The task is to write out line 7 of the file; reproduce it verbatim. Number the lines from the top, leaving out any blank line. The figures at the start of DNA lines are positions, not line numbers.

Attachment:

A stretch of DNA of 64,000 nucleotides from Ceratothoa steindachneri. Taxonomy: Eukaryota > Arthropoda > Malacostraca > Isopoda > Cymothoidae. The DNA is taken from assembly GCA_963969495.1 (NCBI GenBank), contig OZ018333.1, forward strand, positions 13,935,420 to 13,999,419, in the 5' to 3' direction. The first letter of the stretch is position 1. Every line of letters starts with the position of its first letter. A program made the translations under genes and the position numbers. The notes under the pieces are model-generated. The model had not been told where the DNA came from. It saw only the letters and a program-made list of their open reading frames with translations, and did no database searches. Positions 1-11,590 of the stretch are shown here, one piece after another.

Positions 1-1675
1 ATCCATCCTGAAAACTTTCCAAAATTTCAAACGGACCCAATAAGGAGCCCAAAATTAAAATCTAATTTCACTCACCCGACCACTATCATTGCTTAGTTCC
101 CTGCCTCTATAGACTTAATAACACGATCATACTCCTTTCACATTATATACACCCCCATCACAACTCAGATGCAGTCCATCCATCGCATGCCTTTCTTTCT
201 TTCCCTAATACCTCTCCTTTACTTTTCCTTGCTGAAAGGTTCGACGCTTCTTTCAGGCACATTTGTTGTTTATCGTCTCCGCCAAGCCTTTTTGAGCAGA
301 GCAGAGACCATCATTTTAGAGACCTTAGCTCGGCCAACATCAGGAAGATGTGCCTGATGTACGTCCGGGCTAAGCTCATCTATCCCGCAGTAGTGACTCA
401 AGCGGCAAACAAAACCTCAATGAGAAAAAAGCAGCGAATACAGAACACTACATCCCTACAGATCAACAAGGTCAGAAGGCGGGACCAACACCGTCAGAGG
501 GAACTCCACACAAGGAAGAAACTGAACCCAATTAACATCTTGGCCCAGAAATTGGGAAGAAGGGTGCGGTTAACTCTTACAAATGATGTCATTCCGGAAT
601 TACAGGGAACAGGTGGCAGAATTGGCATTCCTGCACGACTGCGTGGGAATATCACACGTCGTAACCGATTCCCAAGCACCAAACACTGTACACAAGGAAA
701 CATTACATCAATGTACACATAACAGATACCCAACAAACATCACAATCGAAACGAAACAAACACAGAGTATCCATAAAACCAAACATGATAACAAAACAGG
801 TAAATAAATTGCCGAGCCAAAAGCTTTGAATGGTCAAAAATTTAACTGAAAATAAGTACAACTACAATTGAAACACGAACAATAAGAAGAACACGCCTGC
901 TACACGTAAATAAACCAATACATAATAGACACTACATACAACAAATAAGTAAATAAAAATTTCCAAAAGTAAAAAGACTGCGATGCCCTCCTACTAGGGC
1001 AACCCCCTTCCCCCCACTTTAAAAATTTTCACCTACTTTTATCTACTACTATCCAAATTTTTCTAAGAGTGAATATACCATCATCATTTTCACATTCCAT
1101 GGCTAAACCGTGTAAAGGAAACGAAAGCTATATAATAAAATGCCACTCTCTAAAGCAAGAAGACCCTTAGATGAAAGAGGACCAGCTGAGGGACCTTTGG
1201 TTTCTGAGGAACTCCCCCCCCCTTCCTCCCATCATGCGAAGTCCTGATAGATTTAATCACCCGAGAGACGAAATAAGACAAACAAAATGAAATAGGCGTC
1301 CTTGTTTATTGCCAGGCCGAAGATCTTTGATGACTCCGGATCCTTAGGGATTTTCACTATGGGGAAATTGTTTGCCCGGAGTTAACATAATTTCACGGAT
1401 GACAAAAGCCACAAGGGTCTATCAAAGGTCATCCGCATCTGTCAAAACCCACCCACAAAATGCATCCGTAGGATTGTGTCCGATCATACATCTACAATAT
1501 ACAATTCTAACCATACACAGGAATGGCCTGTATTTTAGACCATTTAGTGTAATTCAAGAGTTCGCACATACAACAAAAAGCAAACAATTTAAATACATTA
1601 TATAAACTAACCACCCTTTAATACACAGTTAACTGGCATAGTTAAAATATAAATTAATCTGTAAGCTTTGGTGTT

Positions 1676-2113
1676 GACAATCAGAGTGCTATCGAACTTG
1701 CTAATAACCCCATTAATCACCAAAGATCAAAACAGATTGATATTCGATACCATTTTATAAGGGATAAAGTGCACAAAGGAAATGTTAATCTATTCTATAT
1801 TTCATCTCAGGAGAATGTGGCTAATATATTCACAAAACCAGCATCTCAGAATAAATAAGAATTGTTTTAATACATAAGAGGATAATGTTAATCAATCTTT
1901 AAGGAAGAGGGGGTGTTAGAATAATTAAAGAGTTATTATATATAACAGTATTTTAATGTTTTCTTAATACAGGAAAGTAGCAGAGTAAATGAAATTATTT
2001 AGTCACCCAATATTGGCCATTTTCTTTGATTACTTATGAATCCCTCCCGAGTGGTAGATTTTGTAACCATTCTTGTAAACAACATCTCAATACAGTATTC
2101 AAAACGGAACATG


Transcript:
401 AGCGGCAAACAAAACCTCAATGAGAAAAAAGCAGCGAATACAGAACACTACATCCCTACAGATCAACAAGGTCAGAAGGCGGGACCAACACCGTCAGAGG